by Saeb Erekat
We realize that the following points form the cornerstone of the strategy for stability in the Middle East: the achievement of peace in the region and the end of the 1967 Israeli occupation, the establishment of an independent Palestine with East Jerusalem as its capital, and the withdrawal from the Syrian Arab-occupied Golan and the rest of the Lebanese territory. The implementation of the Roadmap and the Arab Peace Initiative are the foundations for such a strategy.
Furthermore, another equally important pillar which is complementary to peace is reform and democracy in all the Arab countries and Iran, with no exceptions.
Defining Arab-Western relations starts with the achievement of peace and democracy. Should the Western states opt for supporting individual rule in order to maintain their oil interests and continue to deal with Israel as a state above the law with no accountability, the outcome would lead the region and its nations into chaos, violence, extremism, instability and bloodshed.
The U.S. and Western states need to start a serious dialogue with Iran to ensure the non-proliferation of nuclear weapons in the region. At the same time, the U.S. needs to start a serious dialogue with Israel on how to put an end to the 1967 Israeli occupation, in a manner that ensures the establishment of an independent Palestinian state with East Jerusalem as its capital along the borders of June 4, 1967.
Furthermore, the U.S. and the rest of the Western states should open a serious dialogue with all Arab countries to push forward reform and democratic governance and set the foundations for economies that are able to respond to the needs of their peoples. This must include absorbing youth into the labor market, fighting corruption and considering the public interest before those of individuals and the ruling elite, through accountability, transparency and monitoring.
It is necessary to invest in building a strong economy in Egypt, Tunisia, Libya, Yemen, Syria, Jordan and Morocco. The economies of Egypt, Libya, Syria and Yemen have contracted by approximately $56 billion during the first nine months of 2011.
One can conclude with certainty that the real threat for U.S. and Western interests in the Middle East lies in the absence of democracy and peace. The West’s allies in the Middle East should adopt reform and democracy without hesitation, and Israel, as an ally, should make a strategic decision to forge peace and end the 1967 occupation.
The totality of Western wars in the region during the past decades, whether directly or through others, has failed to create security, stability and prosperity. The real investment required from the U.S. and Western countries is investment in democracy and peace. Such an investment in these countries requires far more than the $2 billion announced in aid to Egypt or in loans from the World Bank.1
The Palestinian Position
The Palestinian position on the Arab Spring was expressed by President Mahmoud Abbas (Abu Mazen) in Ramallah on March 15, 2011, and this was followed by his speech before the United Nations General Assembly in New York on Sept. 23, 2011.
The events in the Arab World were triggered approximately two months after the Palestinian leadership decided to halt political negotiations with the Israeli government. Several meetings were held between Abbas and Israeli Prime Minister Binyamin Netanyahu in Washington on Sept. 1-2, 2010, followed by a meeting in Sharm el Sheikh on Sept. 14, 2010, and in West Jerusalem on Sept. 15, 2010. Another meeting was held between the Palestinian and Israeli delegations, headed by Yitzhak Molcho and myself, respectively, in New York on Sept. 22, 2010.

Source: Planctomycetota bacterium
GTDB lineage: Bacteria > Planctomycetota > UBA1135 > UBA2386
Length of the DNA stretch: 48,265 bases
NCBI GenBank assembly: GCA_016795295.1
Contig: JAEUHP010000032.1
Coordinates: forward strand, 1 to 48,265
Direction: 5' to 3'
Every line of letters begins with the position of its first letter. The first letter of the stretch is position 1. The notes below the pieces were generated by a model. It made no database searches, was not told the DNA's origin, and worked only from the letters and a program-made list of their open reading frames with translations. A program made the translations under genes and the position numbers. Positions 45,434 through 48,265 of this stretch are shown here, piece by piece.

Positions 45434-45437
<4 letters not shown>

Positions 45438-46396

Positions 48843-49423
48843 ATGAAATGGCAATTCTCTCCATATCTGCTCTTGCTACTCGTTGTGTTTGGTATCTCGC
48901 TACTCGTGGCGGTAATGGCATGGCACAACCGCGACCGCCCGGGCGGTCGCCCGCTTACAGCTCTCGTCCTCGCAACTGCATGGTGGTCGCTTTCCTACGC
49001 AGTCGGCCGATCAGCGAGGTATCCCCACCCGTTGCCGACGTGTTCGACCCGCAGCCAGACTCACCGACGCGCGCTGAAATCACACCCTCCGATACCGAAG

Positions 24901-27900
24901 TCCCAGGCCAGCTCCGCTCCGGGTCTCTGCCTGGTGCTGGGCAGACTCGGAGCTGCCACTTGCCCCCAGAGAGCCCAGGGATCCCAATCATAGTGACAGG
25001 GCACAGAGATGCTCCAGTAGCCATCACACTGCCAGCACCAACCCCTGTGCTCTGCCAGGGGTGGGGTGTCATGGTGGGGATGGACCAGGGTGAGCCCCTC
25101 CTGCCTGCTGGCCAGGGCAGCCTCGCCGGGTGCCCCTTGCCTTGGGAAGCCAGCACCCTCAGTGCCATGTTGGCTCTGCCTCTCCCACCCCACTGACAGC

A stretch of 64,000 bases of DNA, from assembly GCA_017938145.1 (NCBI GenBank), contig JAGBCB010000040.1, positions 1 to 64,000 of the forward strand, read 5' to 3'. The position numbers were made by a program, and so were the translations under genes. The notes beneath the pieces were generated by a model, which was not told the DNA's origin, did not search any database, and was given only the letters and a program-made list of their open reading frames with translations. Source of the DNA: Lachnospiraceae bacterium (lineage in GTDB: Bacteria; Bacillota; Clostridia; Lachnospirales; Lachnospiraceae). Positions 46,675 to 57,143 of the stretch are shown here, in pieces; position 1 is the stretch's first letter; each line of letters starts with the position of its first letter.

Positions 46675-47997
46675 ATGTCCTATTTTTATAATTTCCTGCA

The meetings were attended at least partially by U.S. President Barack Obama, then-Egyptian President Hosni Mubarak, Jordanian King Abdullah II, U.S. Secretary of State Hillary Rodham Clinton, Senator George Mitchell and Ambassador David Hill, along with other senior U.S. officials and Quartet Envoy Tony Blair.
In the wake of these meetings, the Israeli government refused to halt settlement expansion or accept the principle of the two-state solution based on the 1967 borders. Hence, in the name of the Palestinian leadership, Abbas announced a halt to political negotiations, stressing that stopping settlement expansion and acceptance of the two-state solution are not Palestinian conditions, but rather commitments by the Israeli government as stated in the first phase of the Roadmap.
On March 16, 2011, Abbas defined the Palestinian strategic parameters. This followed the fall of Tunisian President Zine el-Abidine’s ousted regime in December 2010, the removal of Mubarak’s regime in February 2011, the eruption of war in Libya in February and the events in Syria in March 2011, along with the events in Yemen, Oman, and Bahrain and the continuation of weekly protests in Jordan, constitutional changes in Morocco and Palestinian protests calling for an end to the division. Abbas announced the following in front of the Central Palestinian Council Meeting:
A. Palestinian reconciliation
Abbas considered the Palestinian reconciliation a top Palestinian priority:
As a confirmation from me on the insistence, and sincere desire to end the division, open a new page in our internal Palestinian relations, as respect and appreciation to the willingness of our people, who have spontaneously demonstrated yesterday and today, in all innocence, asking for the end of division, I hereby present to the Palestinian people wherever they are, and to the Hamas movement in particular, a new initiative to end this division. I announce henceforth, that I am willing to head to Gaza tomorrow, to put an end to the division, and immediately establish a government of national independent personalities (this means I will not go to discuss, but rather to agree on the establishment of a government, to agree on legislative, presidential elections and a national council) within six months or at the soonest possible opportunity under the auspices of the United Nations; the Arab League; the Islamic Organization; the international legal institutions; the Carter Center, Desmond Tutu, and whoever you wish. I am also ready to postpone the establishment of the government now, if an agreement is reached tomorrow or after tomorrow. National Unity is the top priority (I would like to hand over the pledge), while my mind is at rest. I have mentioned many times in the past, and I repeat this today, that I will not re-run for elections.2